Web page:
Broker’s Fee and is it Worth It?

Learn how real estate agents get paid in Houston.

Erick Mariscal
brokers's fee and it it worth it?

There is a misconception from the outside looking in that Real Estate agents get all the money from their deals which on a common house sell deal the agent receives 6%, that is not true, however. Agents are licensed salespersons who work under broker. Agents cannot work on their own and they are restricted from being paid a commission directly by consumers, it is illegal

Brokers, however, are able to work independently and/or hire real estate agents. All real estate commissions must be paid straight to a broker, then the broker splits the commission with the agents participating in the transaction. And on top of that, there is a broker’s fee. Some brokers take that fee into your split, some you have to pay additionally every month, and some is completely free of fees.

Common broker’s fee you will see is a high $400 a month. Be careful when the broker’s fee is zero, this only translates in not offering any training or tools to help you succeed. We will go over all the differences on the broker’s fee and is it worth it.

Real estate commissions are often shared among many people. In a typical real estate transaction, the commission might be split four ways: 

  • Listing agent – the agent who took the listing from a seller 
  • Listing broker – the broker for whom the listing agent works 
  • Buyer’s agent – the agent who represents the buyer 
  • Buyer’s agent’s broker – the broker for whom the buyer’s agent works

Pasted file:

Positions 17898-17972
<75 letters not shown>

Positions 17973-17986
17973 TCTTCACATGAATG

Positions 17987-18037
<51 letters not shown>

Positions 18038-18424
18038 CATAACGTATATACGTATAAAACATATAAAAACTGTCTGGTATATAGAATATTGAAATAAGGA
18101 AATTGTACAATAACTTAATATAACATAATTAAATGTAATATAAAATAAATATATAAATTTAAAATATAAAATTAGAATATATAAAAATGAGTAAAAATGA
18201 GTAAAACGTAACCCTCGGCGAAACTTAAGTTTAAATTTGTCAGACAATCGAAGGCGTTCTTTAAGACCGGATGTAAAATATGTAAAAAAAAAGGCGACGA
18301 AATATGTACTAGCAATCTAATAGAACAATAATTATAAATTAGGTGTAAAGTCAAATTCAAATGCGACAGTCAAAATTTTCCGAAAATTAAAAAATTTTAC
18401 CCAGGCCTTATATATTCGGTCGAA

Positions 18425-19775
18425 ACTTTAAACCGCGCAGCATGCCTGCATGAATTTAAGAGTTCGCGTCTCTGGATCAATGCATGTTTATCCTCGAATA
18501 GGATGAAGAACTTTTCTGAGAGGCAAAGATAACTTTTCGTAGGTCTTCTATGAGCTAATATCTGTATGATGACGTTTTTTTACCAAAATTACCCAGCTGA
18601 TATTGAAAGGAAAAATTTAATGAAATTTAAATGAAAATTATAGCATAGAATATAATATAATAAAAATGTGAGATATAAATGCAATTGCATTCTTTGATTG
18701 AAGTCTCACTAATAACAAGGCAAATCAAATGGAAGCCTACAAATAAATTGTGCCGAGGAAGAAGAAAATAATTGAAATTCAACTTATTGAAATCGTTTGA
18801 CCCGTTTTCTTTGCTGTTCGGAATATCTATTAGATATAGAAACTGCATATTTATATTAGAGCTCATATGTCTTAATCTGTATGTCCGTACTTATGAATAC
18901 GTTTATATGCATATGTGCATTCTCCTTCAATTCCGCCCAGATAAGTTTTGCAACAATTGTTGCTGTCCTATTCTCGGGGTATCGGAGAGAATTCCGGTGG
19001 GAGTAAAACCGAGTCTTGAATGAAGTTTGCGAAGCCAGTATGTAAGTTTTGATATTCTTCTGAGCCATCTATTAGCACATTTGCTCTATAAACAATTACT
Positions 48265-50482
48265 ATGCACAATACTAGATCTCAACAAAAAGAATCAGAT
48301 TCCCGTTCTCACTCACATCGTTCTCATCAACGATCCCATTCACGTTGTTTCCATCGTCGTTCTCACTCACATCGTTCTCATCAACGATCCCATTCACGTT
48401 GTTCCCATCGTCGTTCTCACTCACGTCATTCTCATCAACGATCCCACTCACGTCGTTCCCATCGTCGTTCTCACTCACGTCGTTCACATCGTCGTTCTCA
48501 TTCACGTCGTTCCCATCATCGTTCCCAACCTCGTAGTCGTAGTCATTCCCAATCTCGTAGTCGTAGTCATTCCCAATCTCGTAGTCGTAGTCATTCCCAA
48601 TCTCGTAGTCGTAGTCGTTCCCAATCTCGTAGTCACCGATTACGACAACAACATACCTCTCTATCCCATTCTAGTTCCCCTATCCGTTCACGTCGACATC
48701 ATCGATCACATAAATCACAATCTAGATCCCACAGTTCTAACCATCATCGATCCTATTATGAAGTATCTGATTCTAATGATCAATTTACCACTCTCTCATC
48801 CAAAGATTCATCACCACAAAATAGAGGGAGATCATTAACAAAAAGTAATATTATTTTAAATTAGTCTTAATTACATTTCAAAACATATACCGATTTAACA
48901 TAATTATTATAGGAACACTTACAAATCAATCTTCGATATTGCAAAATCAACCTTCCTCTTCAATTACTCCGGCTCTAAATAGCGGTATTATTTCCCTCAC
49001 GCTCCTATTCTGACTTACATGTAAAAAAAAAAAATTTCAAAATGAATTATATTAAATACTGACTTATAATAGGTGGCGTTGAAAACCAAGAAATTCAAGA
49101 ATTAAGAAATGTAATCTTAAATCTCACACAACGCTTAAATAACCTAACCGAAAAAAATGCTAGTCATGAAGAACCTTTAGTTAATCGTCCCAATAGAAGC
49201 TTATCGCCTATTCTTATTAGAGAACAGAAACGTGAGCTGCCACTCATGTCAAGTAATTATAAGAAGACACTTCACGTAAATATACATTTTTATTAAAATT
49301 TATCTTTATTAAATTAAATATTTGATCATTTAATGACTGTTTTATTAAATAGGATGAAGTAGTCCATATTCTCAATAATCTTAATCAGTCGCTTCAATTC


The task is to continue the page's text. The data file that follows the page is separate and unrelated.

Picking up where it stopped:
As an example, let’s pretend an agent takes a listing on a $300,000 house at a 6% commission rate.  

  • The house sells for the asking price and the listing broker and the buyer’s agent’s broker each get half of the commission which is $9,000 each (($300,000 sales price x 0.06 commission) ÷ 2).  
  • The brokers then split the commissions with the agents. A common commission split gives 60% to the agent and 40% to the broker, but the split could be 50/50, 60/40, 70/30, or whatever ratio the agent and broker have agreed upon. Here at City Insight Houston, you start at 80/20, then six months later at 85/15. 
  • In an 80/20 split commission, each agent in our example would receive $7,200 ($9,000 X 0.8or $5,400 on a common 60/40 split.  
  • Each broker would keep $1,800 ($9,000 X 0.2). The final commission breakdown would be: 
    • Listing agent – $7,200 
    • Listing broker – $1,800 
    • Buyer’s agent – $7,200 
    • Buyer’s agent’s broker – $1,800 

You as an agent did all the work and here at City Insight Houston, we believe you should get your fair split. With the full hands-on training, including in house photography, videography, and one on one free field mentoring, we offer all of that at a low broker’s fee.  

Unlike the common high broker’s fee rate and commission split that most firms offer, the results would have been this: 

    • Listing agent – $5,400 
    • Listing broker – $3,600 
    • Buyer’s agent – $5,400 
    • Buyer’s agent’s broker – $3,600 

a $2,000 difference that could have been yours, and on top of that the high broker’s fee rate every month! 

So now you see what we offer and why we do what we do. Think of the broker’s fee and is worth it? Analyze the numbers when choosing the right brokerage for your future.  

We hope you find this useful and that the tips we provided bring you as much success as we have had when it comes to seeing if a brokerage is right for you. Think we missed something? Please let us know your thoughts or any other tips we might have missed in the comments. Above all, to your growth and success.

The Team at City Insight Houston.

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